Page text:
Five Tips to Become At Ease with IEPs


By Jimmy Fernandez

Editor’s Note:  In his role as a program specialist at Hillsides Education Center, Jimmy Fernandez coordinates and facilitates the majority of the Individualized Education Plan (IEP) meetings for the school’s students.  Here, as the new school year is starting, he offers advice to de-mystify the IEP process and put parents’ anxieties over the meetings to rest.

Understand the Goals of an IEP

 An Individualized Education Plan (IEP) is a legally binding document that ensures a child with disabilities receives a free and appropriate public education (FAPE). Put another way, an IEP is a legal document that you and your child’s school develop to meet your child’s needs in the classroom. The goal of an IEP is to meet the needs of a student as if he/she were in a general education setting.

Know the Difference between Accommodations and Modifications

Most IEP’s include accommodations and/or modifications. Accommodations are changes the teacher makes to help your child learn the same content or material as their classmates.  Modifications are changes to the educational content itself. In other words, accommodations change how a student is taught or expected to learn. Modifications change what a student is taught or expected to learn.

Provide as Much Information as Possible  

The more information parents provide to paint a fuller picture of student, the better the school will be able to provide appropriate services. Be prepared with relevant testing, letters from providers or therapists who regularly interact with your child, and a list of questions you have for the team. Be prepared to discuss the strengths, interests, and talents of your child.

Create a Team our child’s IEP team consists of you (parent or guardian), who is the educational rights holder, their classroom teacher, the special education teacher, the principal or special education director, a legal advocate, and any other specialists that work with your child. If your child is receiving a service, then the provider should be present at the IEP. You may also invite others to join the team meeting, such as a service provider or a family member who knows your child well. It’s a good idea to let the IEP team know if you’re bringing a family member, friend or advocate to the IEP team meeting ahead of time. Also, if your child is over the age of 18, your child now holds his own educational rights and he/she provides consent for the IEP.

Figure Out the Terminology

There are several important vocabulary key terms relevant to every IEP.  Need, data, and progress are synonymous terms used to determine whether your child is receiving educational benefit from the current placement.  Remember, the goal of the IEP and its goals and objectives is to demonstrate progress during the year.  Growth can be demonstrated by progress in social, emotional, goals, or academics.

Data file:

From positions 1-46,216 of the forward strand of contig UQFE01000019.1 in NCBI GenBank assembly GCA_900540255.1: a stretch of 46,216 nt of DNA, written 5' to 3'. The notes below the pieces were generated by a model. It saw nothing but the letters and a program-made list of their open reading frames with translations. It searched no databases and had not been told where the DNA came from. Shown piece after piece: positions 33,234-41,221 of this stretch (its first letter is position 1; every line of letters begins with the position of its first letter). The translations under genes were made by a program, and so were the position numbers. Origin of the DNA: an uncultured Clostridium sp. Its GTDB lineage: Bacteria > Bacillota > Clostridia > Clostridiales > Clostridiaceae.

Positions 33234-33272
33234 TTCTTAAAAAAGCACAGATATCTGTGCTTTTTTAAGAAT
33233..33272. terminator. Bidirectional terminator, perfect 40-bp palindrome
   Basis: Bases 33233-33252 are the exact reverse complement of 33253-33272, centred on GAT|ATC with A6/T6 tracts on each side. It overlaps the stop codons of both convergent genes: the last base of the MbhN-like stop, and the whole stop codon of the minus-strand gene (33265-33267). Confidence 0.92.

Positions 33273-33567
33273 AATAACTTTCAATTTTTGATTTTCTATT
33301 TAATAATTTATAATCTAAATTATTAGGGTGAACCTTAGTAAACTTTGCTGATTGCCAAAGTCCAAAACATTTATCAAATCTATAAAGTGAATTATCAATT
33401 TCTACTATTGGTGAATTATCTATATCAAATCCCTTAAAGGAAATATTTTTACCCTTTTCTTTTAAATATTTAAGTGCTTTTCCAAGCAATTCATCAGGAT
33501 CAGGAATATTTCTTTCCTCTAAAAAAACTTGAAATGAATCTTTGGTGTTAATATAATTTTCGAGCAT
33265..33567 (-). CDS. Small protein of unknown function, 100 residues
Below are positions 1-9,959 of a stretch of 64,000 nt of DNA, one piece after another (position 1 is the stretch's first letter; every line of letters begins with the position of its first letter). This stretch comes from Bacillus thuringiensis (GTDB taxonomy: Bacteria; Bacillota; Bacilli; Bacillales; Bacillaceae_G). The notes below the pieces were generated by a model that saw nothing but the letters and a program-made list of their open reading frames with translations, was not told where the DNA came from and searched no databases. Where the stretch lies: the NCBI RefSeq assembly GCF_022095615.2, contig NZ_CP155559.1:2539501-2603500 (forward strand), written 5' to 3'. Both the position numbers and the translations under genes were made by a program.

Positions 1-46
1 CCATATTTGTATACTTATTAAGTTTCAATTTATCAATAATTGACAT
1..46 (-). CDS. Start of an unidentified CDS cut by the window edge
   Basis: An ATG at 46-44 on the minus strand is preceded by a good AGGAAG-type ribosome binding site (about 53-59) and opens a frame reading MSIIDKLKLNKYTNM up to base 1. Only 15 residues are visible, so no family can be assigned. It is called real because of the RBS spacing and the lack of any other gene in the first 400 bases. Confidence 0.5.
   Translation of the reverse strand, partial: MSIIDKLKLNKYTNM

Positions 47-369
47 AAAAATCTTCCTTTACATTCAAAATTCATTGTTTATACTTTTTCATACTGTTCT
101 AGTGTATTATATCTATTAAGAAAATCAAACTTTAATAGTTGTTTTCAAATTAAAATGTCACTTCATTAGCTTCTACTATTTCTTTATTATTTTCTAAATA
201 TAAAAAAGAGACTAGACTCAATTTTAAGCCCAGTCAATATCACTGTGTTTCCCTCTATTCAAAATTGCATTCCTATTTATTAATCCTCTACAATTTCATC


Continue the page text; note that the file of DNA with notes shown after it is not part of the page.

In addition, each child with an IEP has a behavior support/ intervention plan (BIP) so the team can consider the targeted behavior that is impeding the child’s progress in the curriculum.  In other words, why is your child not able to access the curriculum? Providing data that shows the function (or purpose) of the behavior is crucial to the development of a productive behavior plan. The data will determine the antecedent (what is occurring prior to the behavior), the behavior, and the consequence of such behavior. The four areas evaluated are control, sensory input, avoidance, and communication.  Once the team is able to determine the function of the behavior, it must look to replace the child’s behavior by providing different interventions.  The idea is to replace certain unwanted behaviors with appropriate behaviors to enable that child to access the classroom curriculum.

Being as informed as possible about your child’s educational plan will start the year out right for your child – and for you. The more you know, the more you can advocate for your child.

 Jimmy Fernandez has worked at the Hillsides Education Center for 13 years. He holds an education specialists credential and has taught fifth through 10th grade at the school.  He holds a law degree and worked in the legal field for many years before making a career change to education.




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